Trout Hike – South River Trout Fishing (VA – Hopeman Parkway)

After fishing in the South River delayed harvest area and visiting Ridgeview Park, I got a wild hair and decided to drive downstream and access the river at any convenient bridge crossing just to see what was there. After all, they do stock downstream in Grottoes as well as upstream in the delayed harvest area. Or, there might be smallies cruising around. 

I drove out of town and found great access at the Hopeman Parkway bridge crossing. On the right, there’s a short dirt road that leads directly to the river and runs along it for about 100 yards. I was encouraged by the sign posted there cautioning against eating any fish caught out of the river. Hopefully, that indicated that there were fish here that someone would want to eat.

I drove to the northern end of the access, parked the truck and jumped into the river. Walking down the improved bank near the power substation that was the reason for the dirt road, I saw some fish scatter in front of me — another good sign. The river here is about 30 feet wide and 2 feet deep. There’s a deep cut that runs along the east side of the river that is sheltered by a large number of dense, overhanging trees and bushes. In addition, there are a decent number of smaller fallen trees that provide shelter for fish. I moved to the west side and focused my casts on that structure to the east. I started with various streamer patterns with no success. Once I switched to an Adams dry fly I started to pick up fish. Well, that’s if you consider fallfish to be fish.

All those fish I saw scattering? They were fallfish. This place had a tremendous population who were eager to take anything off the top. No smallies, no trout. I have to admit I did have a good time with these guys because any fish caught on a dry fly provides a bump of adrenaline and excitement. Once I realized that I would only encounter fallfish here, I climbed out of the river and walked back to the truck.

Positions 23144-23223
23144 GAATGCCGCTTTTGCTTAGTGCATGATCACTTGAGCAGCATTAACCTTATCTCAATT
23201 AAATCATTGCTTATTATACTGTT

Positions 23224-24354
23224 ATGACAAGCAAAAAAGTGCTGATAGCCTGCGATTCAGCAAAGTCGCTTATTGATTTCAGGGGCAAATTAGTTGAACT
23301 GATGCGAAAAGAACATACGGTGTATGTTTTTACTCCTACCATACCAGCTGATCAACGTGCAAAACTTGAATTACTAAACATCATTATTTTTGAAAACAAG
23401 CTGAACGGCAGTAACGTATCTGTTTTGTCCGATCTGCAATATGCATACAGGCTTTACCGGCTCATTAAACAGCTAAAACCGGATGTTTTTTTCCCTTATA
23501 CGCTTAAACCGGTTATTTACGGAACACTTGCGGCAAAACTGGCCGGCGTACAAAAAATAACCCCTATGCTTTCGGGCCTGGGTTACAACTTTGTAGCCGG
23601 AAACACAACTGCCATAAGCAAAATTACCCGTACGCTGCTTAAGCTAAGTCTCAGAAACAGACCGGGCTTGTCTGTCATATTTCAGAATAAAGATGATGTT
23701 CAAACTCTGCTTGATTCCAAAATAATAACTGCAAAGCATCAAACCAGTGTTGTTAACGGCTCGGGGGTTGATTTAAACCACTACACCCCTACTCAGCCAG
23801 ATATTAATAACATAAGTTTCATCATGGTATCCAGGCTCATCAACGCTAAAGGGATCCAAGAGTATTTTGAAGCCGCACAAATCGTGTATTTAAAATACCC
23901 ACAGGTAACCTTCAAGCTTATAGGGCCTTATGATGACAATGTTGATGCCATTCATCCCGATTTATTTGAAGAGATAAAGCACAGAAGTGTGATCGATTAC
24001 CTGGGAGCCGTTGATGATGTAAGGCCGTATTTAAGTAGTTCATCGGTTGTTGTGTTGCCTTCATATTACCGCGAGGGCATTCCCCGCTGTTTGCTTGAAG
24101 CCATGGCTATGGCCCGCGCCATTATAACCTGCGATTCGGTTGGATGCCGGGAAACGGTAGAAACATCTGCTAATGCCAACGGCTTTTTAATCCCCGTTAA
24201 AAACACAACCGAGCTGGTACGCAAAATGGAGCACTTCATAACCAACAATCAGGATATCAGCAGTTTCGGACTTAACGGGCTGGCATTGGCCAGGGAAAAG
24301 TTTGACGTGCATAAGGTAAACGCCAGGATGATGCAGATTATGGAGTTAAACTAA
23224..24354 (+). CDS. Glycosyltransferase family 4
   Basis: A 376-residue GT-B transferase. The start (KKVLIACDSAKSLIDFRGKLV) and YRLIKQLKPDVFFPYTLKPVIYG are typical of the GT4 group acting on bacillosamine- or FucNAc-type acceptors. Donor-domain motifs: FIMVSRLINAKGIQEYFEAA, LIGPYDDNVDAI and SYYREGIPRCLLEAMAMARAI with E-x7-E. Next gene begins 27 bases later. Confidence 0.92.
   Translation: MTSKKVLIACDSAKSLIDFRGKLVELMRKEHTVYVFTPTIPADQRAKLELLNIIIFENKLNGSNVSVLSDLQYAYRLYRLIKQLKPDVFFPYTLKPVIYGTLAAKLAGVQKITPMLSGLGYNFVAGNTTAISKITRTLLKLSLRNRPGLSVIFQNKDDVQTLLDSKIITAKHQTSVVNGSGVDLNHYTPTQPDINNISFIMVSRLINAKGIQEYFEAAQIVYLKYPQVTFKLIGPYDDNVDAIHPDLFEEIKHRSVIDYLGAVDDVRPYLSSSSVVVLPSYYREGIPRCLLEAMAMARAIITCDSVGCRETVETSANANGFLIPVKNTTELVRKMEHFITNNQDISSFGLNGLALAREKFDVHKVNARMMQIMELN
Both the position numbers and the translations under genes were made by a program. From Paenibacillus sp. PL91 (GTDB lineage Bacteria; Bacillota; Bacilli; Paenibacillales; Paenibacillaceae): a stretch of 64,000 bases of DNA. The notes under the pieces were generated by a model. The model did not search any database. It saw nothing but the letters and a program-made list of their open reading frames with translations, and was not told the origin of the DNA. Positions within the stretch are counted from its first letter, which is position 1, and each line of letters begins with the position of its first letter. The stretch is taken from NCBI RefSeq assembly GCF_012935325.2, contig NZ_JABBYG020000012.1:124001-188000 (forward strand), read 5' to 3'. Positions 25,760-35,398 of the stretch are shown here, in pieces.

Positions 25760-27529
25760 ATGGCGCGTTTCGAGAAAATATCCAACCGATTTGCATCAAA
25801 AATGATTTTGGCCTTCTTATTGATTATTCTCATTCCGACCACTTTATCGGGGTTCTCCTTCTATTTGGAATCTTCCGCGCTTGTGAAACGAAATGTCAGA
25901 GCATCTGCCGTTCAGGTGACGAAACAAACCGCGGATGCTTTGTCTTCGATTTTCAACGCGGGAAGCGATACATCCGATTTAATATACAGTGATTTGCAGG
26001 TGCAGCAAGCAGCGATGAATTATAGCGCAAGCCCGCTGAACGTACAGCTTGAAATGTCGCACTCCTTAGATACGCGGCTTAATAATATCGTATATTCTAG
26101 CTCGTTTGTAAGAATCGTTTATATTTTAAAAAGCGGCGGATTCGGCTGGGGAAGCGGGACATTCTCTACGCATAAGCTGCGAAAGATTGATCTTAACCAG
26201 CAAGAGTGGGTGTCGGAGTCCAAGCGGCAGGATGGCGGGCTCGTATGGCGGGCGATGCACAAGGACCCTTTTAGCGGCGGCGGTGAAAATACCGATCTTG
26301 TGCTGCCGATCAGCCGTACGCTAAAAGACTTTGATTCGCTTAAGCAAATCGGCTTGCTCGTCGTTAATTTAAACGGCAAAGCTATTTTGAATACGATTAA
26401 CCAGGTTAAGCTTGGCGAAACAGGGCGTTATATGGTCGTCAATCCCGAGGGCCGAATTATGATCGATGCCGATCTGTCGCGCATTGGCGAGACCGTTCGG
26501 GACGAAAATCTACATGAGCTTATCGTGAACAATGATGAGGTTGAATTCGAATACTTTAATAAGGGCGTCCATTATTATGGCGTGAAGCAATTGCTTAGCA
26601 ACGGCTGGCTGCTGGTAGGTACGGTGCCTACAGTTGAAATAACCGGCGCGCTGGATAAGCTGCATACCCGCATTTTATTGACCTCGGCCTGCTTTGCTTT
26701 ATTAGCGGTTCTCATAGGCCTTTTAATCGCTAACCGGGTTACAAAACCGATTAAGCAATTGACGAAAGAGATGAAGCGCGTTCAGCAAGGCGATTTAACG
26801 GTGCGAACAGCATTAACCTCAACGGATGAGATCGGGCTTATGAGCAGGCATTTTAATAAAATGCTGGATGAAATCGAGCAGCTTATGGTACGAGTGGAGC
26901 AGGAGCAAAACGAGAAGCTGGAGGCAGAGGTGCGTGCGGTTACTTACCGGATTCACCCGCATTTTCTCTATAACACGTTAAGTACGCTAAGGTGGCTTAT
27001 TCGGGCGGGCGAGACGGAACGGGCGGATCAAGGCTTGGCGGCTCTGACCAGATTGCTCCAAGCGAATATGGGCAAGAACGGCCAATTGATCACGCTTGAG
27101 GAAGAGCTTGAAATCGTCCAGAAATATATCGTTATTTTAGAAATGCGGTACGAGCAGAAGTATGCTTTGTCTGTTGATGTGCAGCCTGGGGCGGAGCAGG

South River Trout Fishing Bottom line: This is probably my shortest fishing report in the hundreds I have published. Hopefully, the above provides the crystal-clear reason for the brevity of my comments and nothing further is required.  Caveat — there may be smallies in this stretch of the river in the warmer months. I have never been successful in catching a smallie after October.

Date Fished: 11/8/2008

Getting There: From 340 in Waynesboro, turn onto the Hopeman Parkway.  The access I found is to the east of the bridge.

Google Local Coordinates: 38.088685,-78.876514

Secrets Revealed?  I guess.  This spot is not documented anywhere I could find.  Granted, I did not really search hard.  Not sure it is a secret if there is nothing there worth catching.

Looking upstream from the entry point at the north

Downstream from the entry point at the north.

Unless stated otherwise, this article was authored by Steve Moore

Articles on this site are out of date since some go back to 2006. Regulations and property ownership may have changed since publication. It is your responsibility to know and obey all regulations and not trespass on private property.

Disclaimer and Warning:  The contents of this site reflect the opinion of the author and you, the reader, must exercise care in the use and interpretation of this information.  Fishing is a dangerous sport.  You can slip and fall on rocks and sustain severe injury.  You can drown.  You can get hooks caught in your skin, face, eyes or other sensitive places.  All sorts of bad things can happen to you when to go into the woods to visit the places documented here.  Forests, streams and lakes are wild areas and any number of bad things can happen.  You must make your own judgment in terms of acceptable behavior and risk and not rely on anything posted here.  I disclaim all liability and responsibility for any actions you take as a result of reading the articles on this site.  If you do not agree with this, you should not read anything posted on this site.

Disclaimer and Warning:  The contents of this site reflect the opinion of the author and you, the reader, must exercise care in the use and interpretation of this information.  Fishing is a dangerous sport.  You can slip and fall on rocks and sustain severe injury.  You can drown.  You can get hooks caught in your skin, face, eyes or other sensitive places.  All sorts of bad things can happen to you when to go into the woods to visit the places documented here.  Forests, streams and lakes are wild areas and any number of bad things can happen.  You must make your own judgment in terms of acceptable behavior and risk and not rely on anything posted here.  I disclaim all liability and responsibility for any actions you take as a result of reading the articles on this site.  If you do not agree with this, you should not read anything posted on this site.

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